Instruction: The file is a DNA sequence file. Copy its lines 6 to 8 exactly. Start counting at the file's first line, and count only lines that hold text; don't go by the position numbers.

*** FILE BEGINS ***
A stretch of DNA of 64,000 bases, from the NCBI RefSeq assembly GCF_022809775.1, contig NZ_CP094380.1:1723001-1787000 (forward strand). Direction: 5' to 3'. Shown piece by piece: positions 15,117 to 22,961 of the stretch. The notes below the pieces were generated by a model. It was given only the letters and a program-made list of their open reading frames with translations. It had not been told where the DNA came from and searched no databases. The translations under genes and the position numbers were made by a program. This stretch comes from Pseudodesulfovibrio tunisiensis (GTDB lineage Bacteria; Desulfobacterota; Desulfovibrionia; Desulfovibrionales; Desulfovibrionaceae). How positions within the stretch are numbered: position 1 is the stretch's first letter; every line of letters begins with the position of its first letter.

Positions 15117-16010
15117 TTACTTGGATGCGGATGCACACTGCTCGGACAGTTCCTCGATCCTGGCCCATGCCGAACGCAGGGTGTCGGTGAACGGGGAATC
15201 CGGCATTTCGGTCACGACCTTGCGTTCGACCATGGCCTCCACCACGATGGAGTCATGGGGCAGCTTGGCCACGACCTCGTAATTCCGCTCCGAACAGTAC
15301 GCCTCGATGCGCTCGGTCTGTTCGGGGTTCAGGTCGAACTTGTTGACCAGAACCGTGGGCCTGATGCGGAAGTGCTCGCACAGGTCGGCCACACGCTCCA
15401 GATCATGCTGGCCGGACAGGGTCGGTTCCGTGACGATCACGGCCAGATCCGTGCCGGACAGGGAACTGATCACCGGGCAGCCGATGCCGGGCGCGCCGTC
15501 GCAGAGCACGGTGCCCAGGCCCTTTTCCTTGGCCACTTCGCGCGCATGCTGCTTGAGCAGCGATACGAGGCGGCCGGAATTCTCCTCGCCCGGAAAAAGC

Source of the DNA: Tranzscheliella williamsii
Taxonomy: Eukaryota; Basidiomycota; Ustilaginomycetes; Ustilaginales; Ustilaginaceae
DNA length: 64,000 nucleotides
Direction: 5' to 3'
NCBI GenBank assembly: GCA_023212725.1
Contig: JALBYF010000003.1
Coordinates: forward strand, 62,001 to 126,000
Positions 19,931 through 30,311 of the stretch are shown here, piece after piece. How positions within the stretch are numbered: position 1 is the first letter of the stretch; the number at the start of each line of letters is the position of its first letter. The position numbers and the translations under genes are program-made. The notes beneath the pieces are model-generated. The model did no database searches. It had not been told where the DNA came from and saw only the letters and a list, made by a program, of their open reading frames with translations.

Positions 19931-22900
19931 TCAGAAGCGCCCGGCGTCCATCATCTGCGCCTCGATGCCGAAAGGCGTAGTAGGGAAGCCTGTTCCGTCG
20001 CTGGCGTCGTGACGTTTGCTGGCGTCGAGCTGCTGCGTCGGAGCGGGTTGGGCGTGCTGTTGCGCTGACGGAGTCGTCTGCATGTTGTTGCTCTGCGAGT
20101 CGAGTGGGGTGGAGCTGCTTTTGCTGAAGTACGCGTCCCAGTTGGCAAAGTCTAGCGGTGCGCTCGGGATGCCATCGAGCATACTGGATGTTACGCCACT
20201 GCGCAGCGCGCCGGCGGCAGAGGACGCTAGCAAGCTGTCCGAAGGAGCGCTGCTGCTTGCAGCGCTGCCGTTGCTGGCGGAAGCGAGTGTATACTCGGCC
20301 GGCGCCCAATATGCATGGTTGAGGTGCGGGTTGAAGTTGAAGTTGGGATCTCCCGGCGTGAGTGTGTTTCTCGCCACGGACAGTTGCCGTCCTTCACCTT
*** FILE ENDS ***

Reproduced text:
15401 GATCATGCTGGCCGGACAGGGTCGGTTCCGTGACGATCACGGCCAGATCCGTGCCGGACAGGGAACTGATCACCGGGCAGCCGATGCCGGGCGCGCCGTC
15501 GCAGAGCACGGTGCCCAGGCCCTTTTCCTTGGCCACTTCGCGCGCATGCTGCTTGAGCAGCGATACGAGGCGGCCGGAATTCTCCTCGCCCGGAAAAAGC

Source of the DNA: Tranzscheliella williamsii